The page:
For the Canadian market, there is no official data to speak of so we based our estimates on an observation by the Canadian Association of Private Language Schools (Capls) that its member schools (72 at the time of researching this article) represented 50 per cent of the private schools market in Canada.
In terms of student volume then, we assumed that the private market represented 144 schools - assuming that each school teaches a similar number of students. Then we added 48 to represent the college and university-sector programmes represented by the Council of Second Language Programmes of Canada (CSLPC) and an extra 2 to cover any other unaccounted for schools - this number was low given that each school is expected to teach the same no. of students, despite the fact that college and university programmes often have summer-only enrolments or are smaller than large private language schools.
Therefore, we came up with a total skeleton market size of 194. This also allows for the university and college sector to account for 25% of the market, which is generous according to our sources at Capls.
Using this as a basis for extrapolation, our Status survey of Canada (see Language Travel Magazine, May 2003) - with 31 schools surveyed - represents 16% of the total market. Using the student numbers at these 31 schools from our Status survey, total student numbers in Canada in 2002 were then estimated to be 142,731 (see Language Travel Magazine, May 2003 for Canadian Status survey statistics).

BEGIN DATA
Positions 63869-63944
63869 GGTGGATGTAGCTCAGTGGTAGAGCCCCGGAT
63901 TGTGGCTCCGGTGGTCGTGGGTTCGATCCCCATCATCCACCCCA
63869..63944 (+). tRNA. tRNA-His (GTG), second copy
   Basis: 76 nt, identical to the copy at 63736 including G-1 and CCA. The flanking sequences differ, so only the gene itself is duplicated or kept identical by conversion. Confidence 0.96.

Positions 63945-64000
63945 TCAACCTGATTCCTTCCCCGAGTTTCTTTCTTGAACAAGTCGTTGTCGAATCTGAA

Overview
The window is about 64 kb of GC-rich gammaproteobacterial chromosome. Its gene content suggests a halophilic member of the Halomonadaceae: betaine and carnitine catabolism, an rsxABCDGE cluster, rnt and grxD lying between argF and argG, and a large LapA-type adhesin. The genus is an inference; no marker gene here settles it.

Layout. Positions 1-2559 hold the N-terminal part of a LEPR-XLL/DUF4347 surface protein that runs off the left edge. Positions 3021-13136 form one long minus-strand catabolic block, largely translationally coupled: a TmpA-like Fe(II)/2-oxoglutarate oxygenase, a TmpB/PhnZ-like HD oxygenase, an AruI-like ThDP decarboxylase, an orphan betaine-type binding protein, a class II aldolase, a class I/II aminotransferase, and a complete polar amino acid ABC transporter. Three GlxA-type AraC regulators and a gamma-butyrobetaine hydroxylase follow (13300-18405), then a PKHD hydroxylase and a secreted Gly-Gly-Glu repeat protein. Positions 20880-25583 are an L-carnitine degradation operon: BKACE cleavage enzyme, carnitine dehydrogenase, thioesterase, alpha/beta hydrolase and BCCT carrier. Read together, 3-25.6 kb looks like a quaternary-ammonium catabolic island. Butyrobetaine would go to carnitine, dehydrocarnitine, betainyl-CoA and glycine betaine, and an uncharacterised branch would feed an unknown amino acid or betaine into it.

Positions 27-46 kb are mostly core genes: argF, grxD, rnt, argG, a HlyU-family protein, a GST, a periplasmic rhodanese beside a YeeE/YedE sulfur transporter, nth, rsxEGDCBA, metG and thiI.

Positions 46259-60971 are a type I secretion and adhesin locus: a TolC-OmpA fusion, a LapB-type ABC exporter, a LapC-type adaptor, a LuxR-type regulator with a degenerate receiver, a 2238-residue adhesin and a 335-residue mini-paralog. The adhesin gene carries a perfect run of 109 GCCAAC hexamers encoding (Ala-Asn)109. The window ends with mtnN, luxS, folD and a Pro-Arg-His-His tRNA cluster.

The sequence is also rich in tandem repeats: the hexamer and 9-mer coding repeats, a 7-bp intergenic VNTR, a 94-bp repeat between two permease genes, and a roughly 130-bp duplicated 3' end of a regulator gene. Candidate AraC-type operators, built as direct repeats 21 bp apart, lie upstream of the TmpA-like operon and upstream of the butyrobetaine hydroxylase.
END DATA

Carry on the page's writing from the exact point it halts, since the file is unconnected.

For student weeks, we used the average length of stay from our Status survey, which was 13.6 weeks, giving us an overall figure of 1,941,142 weeks.
We based our workings for New Zealand on figures supplied from Statistics New Zealand - 'English Language data supplied by the Dept of Statistics from the sample census of English Language institutions done in March 2002 for the period 1/4/01 to 31/3/02.' This figure was 41,725 - after asking for professional observations on how much the market might have expanded for the remainder of 2002's calendar year and noting our own knowledge of the buoyant market in New Zealand in 2002, we added 15% to this figure to produce an estimate for total student numbers during the calendar year. This was 47,984 students.
For student weeks, again we used figures from our most recent Status survey of New Zealand, which were corroborated by Lester Taylor of Education New Zealand as 'consistent with what is often used in New Zealand'. Average was 17 weeks, giving a total of 815,728 weeks.
English Australia, the main body in Australia representing English language teaching providers, employs a company called Environmetrics to produce annual statistics relating to English language student intake in the country. The data is compiled using figures supplied from 83 participating institutions and weighted by region to produce an estimate across the whole country. We used Environmentrics' 2002 figures in our market analysis as they seemed the most comprehensive figures available. Student numbers for 2002 were put at 79,418.
For student weeks, we used the average figure produced in our Status survey, which was 15 weeks, giving us total of 1,191,270 weeks annually.
Statistics were obtained from the Irish Tourist Board, Bord Failte, for 2002. Estimates are taken from Bord Failte's Survey of Overseas Travellers and are based on three-year averages. As respondents to the survey are aged 16 years and over, the estimates do not include language students aged under 16 years, according to the tourist board.